Lifestyle

Spotlight Shines on Twilight Theatre

Jay Daulat, owner of the Twilight Drive-In in Aldergrove has been in the business since 1969 - Troy Landreville photos
Jay Daulat, owner of the Twilight Drive-In in Aldergrove has been in the business since 1969
— image credit: Troy Landreville photos

Sometimes art does, indeed, imitate life.

Jay Daulat knows this full well. As the owner/operator of Aldergrove’s Twilight Drive-In – the last drive-in movie theatre left standing in the Lower Mainland – his family-run business is often in demand with TV and film productions doing business in ‘Hollywood North.’

Looking for a place to shoot a drive-in scene? Don’t bother constructing a set. Just head to Aldergrove, where a ready-made, 5½-acre drive-in with a capacity of 424 cars awaits.

“When they (film crews) want a drive-in scene, they come to us,” Daulat said.

Cut to early October 2016, when crews from the Netflix series Riverdale converged on the Twilight for two days of filming. Based on Archie Comics characters – including Archie, Veronica, Jughead, Betty and Reggie – most of the 13 episodes of the Berlanti Productions drama have a dark tone. Think Beverly Hills 90210 meets Twin Peaks.

In episode four of the series, which premiered Feb. 16, Jughead despairs over the news that the local drive-in where he works is closing. During the final night at the drive-in, the James Dean movie Rebel Without A Cause lights up the Twilight screen.

Daulat operated the film projector during the drive-in scene.

“Somebody had to run the film, because we had to get some scenes on the (movie) screen,” Daulat said. “I was around.”

However, Daulat didn’t interact with the cast members.

“The crew, because I was here and all the set decoration people were here during the day, I was here with them,” he said. “They were fine.”

A thrill for Daulat was the fact the ‘Twilight’ moniker didn’t change for the episode.

Daulat’s youngest son, Vijay — who works at the drive-in along with brother, Vesham and mom, Camla — said he was bombarded by texts following the episode.

“They said, ‘Do you know the drive-in was on Riverdale?’ Well… yeah! Of course I do,” Vijay related. “They didn’t change anything. The first scene was our sign outside, as is.”

This is familiar territory for the Daulat family. The Twilight has been used for a cornucopia of filming projects, from commercials, to TV series, to a feature-length movie. Among them: Air Bud: Spikes Back, and episodes from TV series including Psych, R.L. Stine’s The Haunting Hour, and Flash Gordon.

A total of 52 drive-in theatres remain in operation across Canada, according to the website drive-ins.com.

Ashlee Whitford and Johnathon Maday await customers at the Twilight Drive-In's concession.And the Twilight, which opened Sept. 1, 2005, is one of just three left in B.C. The Starlight in Enderby and the Park in Prince George are the other two.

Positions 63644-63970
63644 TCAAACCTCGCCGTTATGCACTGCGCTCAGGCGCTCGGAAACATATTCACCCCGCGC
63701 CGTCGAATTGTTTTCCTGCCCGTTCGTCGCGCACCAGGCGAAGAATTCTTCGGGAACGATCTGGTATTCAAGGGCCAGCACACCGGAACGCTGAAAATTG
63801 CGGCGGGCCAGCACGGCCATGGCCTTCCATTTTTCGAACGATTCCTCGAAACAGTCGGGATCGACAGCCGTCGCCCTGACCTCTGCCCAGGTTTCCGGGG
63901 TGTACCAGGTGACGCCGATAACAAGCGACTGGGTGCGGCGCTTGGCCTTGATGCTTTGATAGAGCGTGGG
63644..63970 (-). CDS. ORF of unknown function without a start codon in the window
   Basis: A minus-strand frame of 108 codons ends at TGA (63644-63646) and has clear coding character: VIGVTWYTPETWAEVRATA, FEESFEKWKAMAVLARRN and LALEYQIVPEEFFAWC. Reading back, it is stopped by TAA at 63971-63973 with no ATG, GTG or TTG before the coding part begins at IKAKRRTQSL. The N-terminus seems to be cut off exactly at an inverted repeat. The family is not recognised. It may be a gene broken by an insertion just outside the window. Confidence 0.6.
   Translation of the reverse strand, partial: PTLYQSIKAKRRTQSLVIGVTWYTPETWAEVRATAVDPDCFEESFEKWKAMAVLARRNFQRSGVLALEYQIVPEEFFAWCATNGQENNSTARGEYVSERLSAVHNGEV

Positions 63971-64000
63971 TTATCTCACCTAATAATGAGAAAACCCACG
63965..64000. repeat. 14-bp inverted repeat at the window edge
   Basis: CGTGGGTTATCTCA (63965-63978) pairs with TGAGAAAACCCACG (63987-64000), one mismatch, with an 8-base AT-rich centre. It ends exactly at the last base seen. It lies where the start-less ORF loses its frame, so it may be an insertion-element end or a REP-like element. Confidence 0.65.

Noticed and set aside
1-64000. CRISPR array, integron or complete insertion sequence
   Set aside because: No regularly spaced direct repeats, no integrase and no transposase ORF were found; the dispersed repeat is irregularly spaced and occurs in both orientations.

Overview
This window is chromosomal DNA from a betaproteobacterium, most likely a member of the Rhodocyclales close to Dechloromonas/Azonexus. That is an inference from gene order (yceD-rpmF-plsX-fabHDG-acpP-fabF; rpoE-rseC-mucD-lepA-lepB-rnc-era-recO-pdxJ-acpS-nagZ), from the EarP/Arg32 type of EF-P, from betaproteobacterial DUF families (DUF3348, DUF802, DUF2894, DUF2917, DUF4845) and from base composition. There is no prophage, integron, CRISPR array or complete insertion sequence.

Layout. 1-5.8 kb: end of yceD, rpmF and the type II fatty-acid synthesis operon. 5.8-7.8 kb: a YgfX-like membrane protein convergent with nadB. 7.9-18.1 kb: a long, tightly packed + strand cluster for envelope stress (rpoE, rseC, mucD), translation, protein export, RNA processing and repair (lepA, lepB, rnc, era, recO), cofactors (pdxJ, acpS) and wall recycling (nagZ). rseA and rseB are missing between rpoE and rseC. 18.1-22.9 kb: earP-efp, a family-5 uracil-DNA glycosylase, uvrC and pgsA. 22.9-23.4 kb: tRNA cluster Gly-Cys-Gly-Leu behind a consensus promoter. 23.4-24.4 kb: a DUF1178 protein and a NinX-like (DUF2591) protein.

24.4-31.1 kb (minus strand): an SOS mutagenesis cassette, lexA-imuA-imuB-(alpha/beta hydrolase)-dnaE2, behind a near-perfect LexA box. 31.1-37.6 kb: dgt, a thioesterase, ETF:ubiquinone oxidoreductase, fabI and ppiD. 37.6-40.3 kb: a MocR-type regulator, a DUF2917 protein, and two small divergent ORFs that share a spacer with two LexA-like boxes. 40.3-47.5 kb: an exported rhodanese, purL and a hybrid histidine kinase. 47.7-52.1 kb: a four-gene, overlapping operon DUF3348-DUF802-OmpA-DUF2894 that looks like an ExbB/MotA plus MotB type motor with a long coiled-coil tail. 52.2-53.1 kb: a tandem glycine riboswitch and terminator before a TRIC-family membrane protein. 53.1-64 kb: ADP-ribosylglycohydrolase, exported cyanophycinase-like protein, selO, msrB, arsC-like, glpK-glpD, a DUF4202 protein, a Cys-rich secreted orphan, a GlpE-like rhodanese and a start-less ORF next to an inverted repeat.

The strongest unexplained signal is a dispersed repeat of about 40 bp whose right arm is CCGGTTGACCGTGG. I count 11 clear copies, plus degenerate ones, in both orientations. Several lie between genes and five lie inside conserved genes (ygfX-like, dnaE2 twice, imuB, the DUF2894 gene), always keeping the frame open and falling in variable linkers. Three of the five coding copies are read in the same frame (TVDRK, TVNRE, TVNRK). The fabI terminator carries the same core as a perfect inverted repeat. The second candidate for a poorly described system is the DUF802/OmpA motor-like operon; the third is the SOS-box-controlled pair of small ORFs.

That number is down significantly from the 24 that once operated across the province, including in such locales as Golden, Trail, Quesnel, and Westbank. Among the Metro Vancouver notables no longer in operation are the Cascades in Vancouver, Lougheed in Burnaby, New Westminster in Surrey, Chilliwack, and Tillicum in Victoria.

Meanwhile, the U.S. remains the drive-in capital of the world, with 326 theatres still in operation.

Daulat, who has been in the drive-in movie business since 1969, doesn’t plan on going anywhere.He loves it so much that he didn’t want to walk away. He forged on, even after his former business, the Hillcrest Drive-In in Cloverdale, closed Sept. 28, 2003 and was subsequently razed to make way for residential development.

Daulat ran the Hillcrest for nine years before finding a new home in Aldergrove.

The changes didn’t stop there. In 2012, the Twilight switched from 35mm film to a state-of-the-art computerized digital system; it was a move that not only made sense, but also made Daulat’s work life a thousand times smoother.

“Dad got his start in theatres as a projectionist,” Vijay said. “And there was lots and lots to do with it. Then when we got into digital, my dad said, ‘this isn’t projection work, I don’t want to learn.’ But all it is now, is, it’s a little HD drive that we put in the projector and it downloads it in.”

The projection room where Daulat toiled for countless hours during the first seven years of the Twilight’s existence now sits empty most of the time.

“We don’t have to even use the projection room,” Vijay said. “Before we open, we turn (the drive) on, then it’s connected to a laptop in the box office and we hit play.

“You don’t have to worry about film breaks, sound problems… anything. I wouldn’t go back to film.”

Looking ahead, Daulat still has faith in the outdoor movie experience, noting that business is “excellent,” considering the nasty late winter weather the South Coast is experiencing. He believes things are looking up with the promise of spring, and with it, better weather and longer days on the horizon.

“We do expect this summer will be good,” Daulat said. “There are lots of good shows (coming), and we expect attendance to continue to be good

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